• I saw this coming. I knew you'd see it as "victim blaming," and I understand why, but I promise you that's not my intent. My whole argument is not to blame Rihanna (notice I did say "supposedly") or take focus off of Chris. I'm not a judge, but if I were, Chris would definitely get jail time, not some wimpy probation. My point it just that violence should not be tolerated, no matter who does it or who receives it. Look at it like this. If I break into your house and steal something, but you catch me on the way out and shoot me more than enough times to stop me but I somehow live, should I not be punished for stealing just because I got shot? Extreme case, yes, but hopefully you get my point.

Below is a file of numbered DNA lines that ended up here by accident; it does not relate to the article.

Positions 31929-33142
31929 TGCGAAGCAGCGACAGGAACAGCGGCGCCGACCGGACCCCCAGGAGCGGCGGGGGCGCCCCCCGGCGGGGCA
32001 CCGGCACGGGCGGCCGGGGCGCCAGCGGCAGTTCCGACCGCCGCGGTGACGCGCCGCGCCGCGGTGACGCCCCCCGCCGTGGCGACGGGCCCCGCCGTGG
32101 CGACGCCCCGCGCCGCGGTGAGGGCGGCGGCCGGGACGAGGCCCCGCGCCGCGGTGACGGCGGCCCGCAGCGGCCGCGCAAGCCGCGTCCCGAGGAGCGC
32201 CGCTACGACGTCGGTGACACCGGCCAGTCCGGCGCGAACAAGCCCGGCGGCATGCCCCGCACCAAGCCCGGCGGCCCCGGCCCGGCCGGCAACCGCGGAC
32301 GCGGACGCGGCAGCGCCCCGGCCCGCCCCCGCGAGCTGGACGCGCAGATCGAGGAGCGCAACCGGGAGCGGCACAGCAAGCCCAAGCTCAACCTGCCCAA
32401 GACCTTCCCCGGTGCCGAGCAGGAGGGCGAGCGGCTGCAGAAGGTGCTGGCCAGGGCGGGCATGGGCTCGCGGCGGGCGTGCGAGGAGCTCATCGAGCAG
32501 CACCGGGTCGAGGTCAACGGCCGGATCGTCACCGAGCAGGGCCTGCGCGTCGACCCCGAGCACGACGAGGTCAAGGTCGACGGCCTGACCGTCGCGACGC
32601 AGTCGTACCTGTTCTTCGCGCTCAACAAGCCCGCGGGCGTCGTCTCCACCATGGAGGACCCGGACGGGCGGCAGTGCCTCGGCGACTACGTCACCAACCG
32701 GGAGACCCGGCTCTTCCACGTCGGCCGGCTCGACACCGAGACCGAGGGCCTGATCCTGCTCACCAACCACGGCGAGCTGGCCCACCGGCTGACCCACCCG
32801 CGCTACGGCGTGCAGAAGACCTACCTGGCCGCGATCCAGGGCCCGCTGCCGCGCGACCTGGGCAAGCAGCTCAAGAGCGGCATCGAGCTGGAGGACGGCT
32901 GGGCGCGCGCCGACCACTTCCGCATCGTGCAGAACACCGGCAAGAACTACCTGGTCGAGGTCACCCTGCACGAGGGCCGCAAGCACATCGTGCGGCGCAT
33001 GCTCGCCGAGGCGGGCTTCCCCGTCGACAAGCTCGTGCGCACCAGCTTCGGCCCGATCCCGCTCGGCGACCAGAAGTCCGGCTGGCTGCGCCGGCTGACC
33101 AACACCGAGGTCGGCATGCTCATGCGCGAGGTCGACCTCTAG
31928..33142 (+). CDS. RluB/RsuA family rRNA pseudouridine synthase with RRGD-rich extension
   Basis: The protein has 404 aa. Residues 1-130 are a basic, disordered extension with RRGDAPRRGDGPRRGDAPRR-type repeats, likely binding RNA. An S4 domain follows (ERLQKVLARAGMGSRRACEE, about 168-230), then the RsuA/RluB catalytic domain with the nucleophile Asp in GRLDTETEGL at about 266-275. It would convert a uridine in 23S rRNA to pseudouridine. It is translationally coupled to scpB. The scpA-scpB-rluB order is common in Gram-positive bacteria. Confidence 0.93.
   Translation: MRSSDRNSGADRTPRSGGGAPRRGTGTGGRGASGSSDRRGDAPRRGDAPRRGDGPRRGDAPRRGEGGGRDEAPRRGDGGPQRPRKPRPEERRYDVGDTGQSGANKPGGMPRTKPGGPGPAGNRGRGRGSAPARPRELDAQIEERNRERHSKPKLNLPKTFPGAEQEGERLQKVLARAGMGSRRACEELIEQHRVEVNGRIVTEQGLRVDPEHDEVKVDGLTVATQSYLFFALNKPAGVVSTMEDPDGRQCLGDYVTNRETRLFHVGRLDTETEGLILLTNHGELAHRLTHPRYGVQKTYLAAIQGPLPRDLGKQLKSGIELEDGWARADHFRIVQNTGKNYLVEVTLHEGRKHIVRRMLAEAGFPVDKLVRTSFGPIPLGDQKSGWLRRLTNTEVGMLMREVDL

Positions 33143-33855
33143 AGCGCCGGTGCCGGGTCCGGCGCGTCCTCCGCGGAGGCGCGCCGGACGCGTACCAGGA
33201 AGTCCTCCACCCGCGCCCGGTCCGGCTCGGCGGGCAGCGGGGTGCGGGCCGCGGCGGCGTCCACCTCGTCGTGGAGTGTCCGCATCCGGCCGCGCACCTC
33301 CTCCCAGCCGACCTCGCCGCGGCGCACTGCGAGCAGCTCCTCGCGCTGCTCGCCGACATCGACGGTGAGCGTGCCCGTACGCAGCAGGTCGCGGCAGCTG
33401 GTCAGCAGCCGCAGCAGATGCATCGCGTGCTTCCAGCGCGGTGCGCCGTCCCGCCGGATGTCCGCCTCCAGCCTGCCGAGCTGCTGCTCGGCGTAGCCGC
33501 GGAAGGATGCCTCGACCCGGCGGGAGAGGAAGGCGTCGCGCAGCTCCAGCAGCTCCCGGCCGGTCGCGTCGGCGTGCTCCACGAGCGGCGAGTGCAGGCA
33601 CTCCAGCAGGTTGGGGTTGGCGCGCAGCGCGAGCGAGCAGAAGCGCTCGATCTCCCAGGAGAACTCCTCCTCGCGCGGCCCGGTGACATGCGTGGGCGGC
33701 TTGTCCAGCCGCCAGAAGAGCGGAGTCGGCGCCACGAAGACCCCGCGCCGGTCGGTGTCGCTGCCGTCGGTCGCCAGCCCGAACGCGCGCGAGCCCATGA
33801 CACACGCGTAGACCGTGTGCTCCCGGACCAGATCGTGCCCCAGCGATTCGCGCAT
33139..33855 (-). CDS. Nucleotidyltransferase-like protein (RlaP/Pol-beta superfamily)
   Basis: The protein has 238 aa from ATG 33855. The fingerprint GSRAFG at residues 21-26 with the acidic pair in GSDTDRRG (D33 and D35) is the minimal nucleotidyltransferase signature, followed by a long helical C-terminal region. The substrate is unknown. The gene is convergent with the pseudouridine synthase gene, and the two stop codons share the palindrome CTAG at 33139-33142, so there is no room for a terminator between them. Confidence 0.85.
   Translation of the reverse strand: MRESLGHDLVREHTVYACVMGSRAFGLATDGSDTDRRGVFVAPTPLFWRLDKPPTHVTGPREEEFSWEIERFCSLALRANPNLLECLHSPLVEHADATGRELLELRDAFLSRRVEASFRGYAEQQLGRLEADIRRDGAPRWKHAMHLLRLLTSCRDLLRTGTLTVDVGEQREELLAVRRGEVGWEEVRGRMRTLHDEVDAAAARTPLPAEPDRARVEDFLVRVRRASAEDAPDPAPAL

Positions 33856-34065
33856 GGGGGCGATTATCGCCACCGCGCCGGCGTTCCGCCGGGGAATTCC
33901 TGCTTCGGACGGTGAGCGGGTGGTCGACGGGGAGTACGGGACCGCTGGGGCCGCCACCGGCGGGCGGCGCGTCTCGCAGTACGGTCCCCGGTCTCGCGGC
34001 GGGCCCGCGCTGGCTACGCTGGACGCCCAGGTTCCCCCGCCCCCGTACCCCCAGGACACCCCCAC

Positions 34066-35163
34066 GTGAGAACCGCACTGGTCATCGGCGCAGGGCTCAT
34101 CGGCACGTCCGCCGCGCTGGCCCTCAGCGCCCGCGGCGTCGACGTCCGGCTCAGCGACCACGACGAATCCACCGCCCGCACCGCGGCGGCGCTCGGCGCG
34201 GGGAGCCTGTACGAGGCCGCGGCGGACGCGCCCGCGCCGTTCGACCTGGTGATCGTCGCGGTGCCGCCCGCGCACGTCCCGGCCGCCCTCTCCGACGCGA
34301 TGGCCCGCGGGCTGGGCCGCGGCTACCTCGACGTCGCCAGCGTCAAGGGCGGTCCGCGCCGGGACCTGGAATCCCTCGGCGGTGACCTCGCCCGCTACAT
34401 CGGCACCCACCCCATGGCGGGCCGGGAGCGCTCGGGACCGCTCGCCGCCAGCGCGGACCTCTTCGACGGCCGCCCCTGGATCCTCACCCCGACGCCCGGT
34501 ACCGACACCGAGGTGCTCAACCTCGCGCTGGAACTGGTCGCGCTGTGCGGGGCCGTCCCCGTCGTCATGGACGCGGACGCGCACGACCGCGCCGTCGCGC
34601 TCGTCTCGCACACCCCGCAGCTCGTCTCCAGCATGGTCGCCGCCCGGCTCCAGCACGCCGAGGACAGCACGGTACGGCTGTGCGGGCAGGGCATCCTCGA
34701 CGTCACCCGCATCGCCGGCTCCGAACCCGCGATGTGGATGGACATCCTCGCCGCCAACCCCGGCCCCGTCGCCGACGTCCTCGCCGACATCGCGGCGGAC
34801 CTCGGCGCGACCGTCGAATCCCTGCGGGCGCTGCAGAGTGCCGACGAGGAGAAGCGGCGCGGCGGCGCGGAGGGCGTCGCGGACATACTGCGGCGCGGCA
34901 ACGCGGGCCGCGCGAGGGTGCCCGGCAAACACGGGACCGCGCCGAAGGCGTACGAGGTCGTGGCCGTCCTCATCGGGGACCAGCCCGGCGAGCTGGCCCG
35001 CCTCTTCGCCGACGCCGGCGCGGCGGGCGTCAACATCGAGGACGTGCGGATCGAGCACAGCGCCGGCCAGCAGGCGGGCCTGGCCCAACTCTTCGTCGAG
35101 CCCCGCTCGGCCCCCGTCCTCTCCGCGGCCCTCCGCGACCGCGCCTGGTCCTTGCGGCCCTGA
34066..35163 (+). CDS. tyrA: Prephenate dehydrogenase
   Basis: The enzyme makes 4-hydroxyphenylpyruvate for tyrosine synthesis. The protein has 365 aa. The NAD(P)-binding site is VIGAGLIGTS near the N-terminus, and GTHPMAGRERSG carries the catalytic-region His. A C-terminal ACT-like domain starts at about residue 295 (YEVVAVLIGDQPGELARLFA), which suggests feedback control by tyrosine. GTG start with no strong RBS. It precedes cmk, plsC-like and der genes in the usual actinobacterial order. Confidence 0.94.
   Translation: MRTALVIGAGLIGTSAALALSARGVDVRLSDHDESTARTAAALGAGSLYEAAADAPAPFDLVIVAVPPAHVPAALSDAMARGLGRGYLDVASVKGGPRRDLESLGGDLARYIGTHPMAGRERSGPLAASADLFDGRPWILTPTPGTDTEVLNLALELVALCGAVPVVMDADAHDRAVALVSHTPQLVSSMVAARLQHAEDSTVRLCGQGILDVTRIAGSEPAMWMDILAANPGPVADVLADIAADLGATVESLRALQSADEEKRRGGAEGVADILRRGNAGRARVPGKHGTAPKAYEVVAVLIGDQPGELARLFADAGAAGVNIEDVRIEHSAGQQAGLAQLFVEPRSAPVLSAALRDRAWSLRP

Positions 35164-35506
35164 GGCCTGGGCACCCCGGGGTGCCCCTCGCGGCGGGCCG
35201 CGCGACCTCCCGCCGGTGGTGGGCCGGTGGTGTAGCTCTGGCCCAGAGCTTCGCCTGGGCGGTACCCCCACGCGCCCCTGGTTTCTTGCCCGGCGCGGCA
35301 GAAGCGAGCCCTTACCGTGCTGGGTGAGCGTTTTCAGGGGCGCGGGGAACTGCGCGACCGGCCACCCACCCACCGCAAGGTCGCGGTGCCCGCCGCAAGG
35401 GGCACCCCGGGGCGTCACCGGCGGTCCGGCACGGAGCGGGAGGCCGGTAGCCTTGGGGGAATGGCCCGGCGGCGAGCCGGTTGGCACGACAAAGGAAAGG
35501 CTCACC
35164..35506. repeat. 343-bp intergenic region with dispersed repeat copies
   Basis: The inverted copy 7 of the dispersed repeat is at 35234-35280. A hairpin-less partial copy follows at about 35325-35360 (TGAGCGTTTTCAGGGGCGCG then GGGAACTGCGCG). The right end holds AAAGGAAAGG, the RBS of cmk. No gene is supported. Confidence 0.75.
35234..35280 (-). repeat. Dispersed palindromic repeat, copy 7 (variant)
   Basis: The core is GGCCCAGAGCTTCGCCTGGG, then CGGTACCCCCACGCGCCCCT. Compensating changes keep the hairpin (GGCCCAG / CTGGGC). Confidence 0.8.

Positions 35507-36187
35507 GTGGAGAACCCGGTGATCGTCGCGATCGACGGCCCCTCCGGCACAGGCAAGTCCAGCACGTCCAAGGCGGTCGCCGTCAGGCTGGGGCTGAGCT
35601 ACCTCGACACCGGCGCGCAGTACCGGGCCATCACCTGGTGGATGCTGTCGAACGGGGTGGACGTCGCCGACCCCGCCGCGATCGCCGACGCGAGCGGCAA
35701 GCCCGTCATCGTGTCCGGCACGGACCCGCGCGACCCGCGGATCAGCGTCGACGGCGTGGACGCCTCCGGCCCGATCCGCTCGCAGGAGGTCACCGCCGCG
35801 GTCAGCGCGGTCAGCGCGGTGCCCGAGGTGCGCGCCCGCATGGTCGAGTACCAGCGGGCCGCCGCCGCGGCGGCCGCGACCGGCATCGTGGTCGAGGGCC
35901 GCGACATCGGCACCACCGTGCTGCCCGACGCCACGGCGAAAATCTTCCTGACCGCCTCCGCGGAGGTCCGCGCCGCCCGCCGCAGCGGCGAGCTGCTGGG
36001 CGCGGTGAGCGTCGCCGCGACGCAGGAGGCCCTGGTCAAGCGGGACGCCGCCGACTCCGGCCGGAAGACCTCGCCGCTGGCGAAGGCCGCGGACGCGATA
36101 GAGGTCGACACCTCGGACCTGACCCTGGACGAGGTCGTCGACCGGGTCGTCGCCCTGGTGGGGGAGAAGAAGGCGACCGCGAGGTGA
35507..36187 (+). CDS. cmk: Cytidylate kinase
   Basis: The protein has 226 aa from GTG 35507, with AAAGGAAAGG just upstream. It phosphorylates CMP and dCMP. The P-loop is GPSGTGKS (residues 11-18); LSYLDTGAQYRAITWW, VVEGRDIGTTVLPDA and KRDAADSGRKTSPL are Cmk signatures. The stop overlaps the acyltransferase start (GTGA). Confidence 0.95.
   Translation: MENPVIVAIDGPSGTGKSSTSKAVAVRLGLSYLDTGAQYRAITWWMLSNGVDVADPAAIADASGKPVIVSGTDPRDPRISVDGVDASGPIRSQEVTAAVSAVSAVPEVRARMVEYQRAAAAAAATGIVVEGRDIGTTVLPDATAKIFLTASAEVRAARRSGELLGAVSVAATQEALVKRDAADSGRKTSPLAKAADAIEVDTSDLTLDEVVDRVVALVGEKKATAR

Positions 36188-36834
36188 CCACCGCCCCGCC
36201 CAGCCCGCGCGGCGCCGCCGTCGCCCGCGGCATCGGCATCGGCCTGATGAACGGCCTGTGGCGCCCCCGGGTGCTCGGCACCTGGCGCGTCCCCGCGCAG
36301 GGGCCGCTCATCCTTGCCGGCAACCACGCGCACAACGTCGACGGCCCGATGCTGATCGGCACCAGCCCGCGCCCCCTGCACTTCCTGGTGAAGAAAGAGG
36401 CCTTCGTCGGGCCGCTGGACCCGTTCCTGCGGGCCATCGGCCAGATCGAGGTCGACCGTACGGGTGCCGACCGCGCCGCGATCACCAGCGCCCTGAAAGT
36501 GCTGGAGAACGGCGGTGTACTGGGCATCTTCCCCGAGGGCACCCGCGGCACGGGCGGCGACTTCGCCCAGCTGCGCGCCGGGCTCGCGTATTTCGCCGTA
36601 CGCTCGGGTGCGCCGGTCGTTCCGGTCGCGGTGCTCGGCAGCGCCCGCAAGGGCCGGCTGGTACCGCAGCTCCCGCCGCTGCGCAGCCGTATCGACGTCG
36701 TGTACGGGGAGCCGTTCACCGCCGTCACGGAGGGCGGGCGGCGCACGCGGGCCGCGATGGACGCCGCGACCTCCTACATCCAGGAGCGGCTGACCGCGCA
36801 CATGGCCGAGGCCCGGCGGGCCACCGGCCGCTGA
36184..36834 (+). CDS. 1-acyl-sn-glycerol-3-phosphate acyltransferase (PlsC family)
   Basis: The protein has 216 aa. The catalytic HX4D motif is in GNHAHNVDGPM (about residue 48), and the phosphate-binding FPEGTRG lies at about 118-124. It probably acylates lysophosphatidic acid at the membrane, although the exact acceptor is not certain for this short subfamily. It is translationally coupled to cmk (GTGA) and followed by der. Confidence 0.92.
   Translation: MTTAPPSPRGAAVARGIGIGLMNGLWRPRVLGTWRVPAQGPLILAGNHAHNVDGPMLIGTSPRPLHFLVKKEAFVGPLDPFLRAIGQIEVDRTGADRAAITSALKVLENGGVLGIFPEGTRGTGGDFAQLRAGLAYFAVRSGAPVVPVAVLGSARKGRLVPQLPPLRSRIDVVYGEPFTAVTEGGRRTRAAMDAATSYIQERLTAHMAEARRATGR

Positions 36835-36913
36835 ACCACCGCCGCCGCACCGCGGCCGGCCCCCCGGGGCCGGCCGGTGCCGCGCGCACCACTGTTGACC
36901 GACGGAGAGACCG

• This may be a bit too objective in respect to the topic of hand, but I do have to ask this question specifically in regards to Chris and Rihanna's situation. Had Chris done the right thing and not retaliated, would we even be talking about Rihanna having (supposedly) hit him first? I know we live in a world full of double standards and such, but wrong is wrong, right? Personally, I believe that, outside of defending your own life, NO ONE should hit ANYONE, regardless of gender. While I agree that Chris should not have retaliated since his life was not in danger, neither of their actions should be acceptable. I don't care if it was a simple slap to the face or he or she called your mother a female dog, there is nothing that deserves violence, no matter if you or the other person is a man or woman. NO, Rihanna DID NOT deserve what happened to her, but I don't believe she is to be void of being held accountable for hitting someone, either.